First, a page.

Tracheotomy outcomes and complications: A national perspective§


  • Rahul K. Shah MD,

    Corresponding author
    1. Division of Otolaryngology, Children's National Medical Center, George Washington University Medical School, Washington, DC
    • Division of Otolaryngology, Children's National Medical Center, 111 Michigan Avenue NW, Washington, DC 20010
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  • Lina Lander ScD,

    1. Department of Epidemiology, University of Nebraska Medical Center, Omaha, Nebraska
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  • Jay G. Berry MD,

    1. Complex Care Service, Division of General Pediatrics, Children's Hospital Boston, Harvard Medical School, Boston, Massachusetts
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  • Brian Nussenbaum MD,

    1. Department of Otolaryngology–Head and Neck Surgery, Washington University School of Medicine, St. Louis, Missouri
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  • Albert Merati MD,

    1. Division of Laryngology, Department of Otolaryngology–Head and Neck Surgery, University of Washington School of Medicine, Seattle, Washington
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  • David W. Roberson MD

    1. Department of Otolaryngology, Program for Patient Safety and Quality, Children's Hospital Boston, Department of Otology and Laryngology Harvard Medical School, Boston, Massachusetts, U.S.A.
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  • Presented in part at the Annual Meeting of the American Bronchoesophagological Association, Chicago, Illinois, U.S.A., May 1, 2011.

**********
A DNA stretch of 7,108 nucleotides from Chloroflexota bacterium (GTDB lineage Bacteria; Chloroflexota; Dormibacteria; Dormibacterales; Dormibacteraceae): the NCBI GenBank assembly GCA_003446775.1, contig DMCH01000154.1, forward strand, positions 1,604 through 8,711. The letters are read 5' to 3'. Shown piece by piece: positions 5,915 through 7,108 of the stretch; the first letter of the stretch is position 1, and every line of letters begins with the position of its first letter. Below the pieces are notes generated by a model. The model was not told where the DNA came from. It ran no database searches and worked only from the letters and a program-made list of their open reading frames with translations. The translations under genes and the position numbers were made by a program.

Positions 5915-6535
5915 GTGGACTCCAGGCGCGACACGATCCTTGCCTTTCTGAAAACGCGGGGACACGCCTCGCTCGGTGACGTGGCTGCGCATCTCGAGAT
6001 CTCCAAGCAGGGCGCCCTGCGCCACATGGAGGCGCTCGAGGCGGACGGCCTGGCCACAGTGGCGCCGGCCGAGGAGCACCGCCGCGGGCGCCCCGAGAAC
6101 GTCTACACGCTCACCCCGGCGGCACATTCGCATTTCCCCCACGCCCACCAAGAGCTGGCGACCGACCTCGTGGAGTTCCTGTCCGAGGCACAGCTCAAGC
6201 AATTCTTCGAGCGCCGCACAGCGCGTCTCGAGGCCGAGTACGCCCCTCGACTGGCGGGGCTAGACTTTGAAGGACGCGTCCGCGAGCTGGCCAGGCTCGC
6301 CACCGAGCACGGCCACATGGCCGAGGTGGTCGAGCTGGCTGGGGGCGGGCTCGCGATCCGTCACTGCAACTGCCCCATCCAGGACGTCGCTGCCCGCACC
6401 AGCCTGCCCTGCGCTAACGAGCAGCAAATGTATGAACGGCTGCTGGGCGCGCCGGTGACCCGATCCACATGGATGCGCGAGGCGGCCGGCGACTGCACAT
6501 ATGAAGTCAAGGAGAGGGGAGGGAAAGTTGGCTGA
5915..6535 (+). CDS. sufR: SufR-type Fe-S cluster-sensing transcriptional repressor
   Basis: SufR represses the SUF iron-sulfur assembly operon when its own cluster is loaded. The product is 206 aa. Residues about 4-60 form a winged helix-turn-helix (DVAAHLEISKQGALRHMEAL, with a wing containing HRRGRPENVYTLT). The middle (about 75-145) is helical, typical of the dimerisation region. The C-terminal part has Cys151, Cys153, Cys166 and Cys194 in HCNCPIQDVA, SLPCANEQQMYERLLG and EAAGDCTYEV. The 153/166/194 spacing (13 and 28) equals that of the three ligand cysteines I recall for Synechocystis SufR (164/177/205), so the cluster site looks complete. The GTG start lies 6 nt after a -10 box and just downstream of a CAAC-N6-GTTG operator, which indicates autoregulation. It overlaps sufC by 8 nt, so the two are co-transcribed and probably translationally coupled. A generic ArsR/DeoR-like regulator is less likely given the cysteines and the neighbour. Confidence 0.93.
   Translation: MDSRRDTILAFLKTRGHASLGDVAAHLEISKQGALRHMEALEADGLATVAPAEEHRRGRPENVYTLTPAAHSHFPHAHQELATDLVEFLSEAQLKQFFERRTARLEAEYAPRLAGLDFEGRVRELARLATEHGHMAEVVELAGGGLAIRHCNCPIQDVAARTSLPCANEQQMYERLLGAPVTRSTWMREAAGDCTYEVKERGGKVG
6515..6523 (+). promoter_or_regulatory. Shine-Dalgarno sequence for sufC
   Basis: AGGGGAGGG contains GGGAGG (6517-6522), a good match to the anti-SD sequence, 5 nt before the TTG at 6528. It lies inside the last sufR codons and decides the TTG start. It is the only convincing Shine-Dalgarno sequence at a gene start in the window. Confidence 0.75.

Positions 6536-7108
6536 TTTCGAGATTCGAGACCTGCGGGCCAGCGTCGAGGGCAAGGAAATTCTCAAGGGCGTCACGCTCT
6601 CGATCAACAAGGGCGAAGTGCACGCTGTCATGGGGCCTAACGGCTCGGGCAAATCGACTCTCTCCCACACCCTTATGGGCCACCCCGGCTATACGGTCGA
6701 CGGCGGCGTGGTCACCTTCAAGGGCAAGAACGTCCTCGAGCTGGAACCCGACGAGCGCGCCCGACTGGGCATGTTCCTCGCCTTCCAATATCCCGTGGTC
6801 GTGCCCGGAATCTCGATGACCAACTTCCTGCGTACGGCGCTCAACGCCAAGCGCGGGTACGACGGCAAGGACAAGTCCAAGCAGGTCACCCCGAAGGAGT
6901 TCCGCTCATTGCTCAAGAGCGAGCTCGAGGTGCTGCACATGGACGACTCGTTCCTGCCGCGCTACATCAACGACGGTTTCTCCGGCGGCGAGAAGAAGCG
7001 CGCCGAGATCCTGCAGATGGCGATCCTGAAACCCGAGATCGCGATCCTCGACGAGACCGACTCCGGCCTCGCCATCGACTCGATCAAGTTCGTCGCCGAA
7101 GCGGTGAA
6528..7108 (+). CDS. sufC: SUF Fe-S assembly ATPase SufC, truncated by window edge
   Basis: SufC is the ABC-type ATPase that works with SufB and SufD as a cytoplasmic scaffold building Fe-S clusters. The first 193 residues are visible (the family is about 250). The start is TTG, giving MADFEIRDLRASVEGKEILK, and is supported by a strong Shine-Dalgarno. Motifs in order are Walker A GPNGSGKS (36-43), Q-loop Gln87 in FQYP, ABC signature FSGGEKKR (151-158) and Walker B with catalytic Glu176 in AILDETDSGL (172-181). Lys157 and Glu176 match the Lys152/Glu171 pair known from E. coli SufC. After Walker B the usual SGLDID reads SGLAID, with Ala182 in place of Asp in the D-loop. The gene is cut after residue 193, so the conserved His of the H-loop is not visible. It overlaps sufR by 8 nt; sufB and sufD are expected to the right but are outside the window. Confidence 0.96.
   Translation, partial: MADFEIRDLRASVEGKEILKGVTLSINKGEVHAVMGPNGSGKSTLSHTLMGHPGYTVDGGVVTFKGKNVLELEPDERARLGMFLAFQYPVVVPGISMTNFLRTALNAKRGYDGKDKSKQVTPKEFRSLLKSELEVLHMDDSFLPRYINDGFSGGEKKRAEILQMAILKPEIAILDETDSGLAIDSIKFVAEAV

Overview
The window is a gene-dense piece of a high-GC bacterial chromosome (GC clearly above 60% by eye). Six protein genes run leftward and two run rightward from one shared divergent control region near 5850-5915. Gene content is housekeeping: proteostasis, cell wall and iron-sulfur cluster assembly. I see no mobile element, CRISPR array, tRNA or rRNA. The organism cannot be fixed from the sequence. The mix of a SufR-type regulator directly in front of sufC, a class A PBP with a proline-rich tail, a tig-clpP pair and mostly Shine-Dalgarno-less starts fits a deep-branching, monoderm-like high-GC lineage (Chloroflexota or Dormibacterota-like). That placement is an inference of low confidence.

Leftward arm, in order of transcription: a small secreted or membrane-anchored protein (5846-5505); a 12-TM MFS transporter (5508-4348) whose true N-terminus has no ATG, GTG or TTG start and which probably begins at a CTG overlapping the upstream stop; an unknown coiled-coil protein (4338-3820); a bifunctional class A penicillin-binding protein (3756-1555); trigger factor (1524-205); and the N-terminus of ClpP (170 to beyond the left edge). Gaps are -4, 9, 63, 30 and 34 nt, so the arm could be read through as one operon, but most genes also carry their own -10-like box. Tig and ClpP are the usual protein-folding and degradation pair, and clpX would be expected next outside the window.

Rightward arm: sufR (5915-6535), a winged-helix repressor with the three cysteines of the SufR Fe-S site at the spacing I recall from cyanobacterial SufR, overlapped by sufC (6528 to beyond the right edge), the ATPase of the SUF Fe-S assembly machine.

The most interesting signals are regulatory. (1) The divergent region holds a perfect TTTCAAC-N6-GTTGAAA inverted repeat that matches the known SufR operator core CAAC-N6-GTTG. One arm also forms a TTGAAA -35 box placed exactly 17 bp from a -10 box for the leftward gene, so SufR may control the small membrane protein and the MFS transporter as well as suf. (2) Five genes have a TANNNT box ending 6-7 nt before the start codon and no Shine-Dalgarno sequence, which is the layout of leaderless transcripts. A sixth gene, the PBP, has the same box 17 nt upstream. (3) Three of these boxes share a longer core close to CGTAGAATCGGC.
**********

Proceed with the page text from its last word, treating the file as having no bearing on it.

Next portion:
• Dr. Berry was supported by the Eunice Kennedy Shriver National Institute of Child Health and Human Development career development award (K23 HD058092). The authors have no other funding, financial relationships, or conflicts of interest to disclose.

  • §

    Editor's Note: This Manuscript was accepted for publication May 2, 2011.



To provide national level data on frequency of tracheotomy and complication rate and in-hospital mortality following tracheotomy.

Study Design:

Retrospective cohort study.


Retrospective cohort study using a public national database, the Nationwide Inpatient Sample, 2006.


There were 113,653 tracheotomies performed in patients 18 years or older in 2006. The overall complication rate was 3.2%, and the in-hospital mortality rate was 19.2%. The data suggest that in-hospital mortality is usually due to the underlying illness rather than the tracheotomy. Mortality was higher in patients older than 50 years, those with cardiac conditions, particularly congestive heart failure, those with public insurance, and patients in Northeast hospitals. Patients with neurologic conditions, trauma, and upper airway infection are more likely to survive to discharge. In-hospital mortality is slightly higher in nonteaching hospitals.


This database study determined baseline data for the rate of complications (3.2%) for patients undergoing tracheotomy; it showed that only 80% of adult patients who underwent tracheotomy in the United States survived to discharge. Patients located in the Northeast, patients more than 50 years old, and patients with cardiac conditions were at particularly high risk for mortality. This study provides normative data for these outcomes for patient counseling and planning future quality improvement initiatives in this patient population.Laryngoscope, 122:25–29, 2012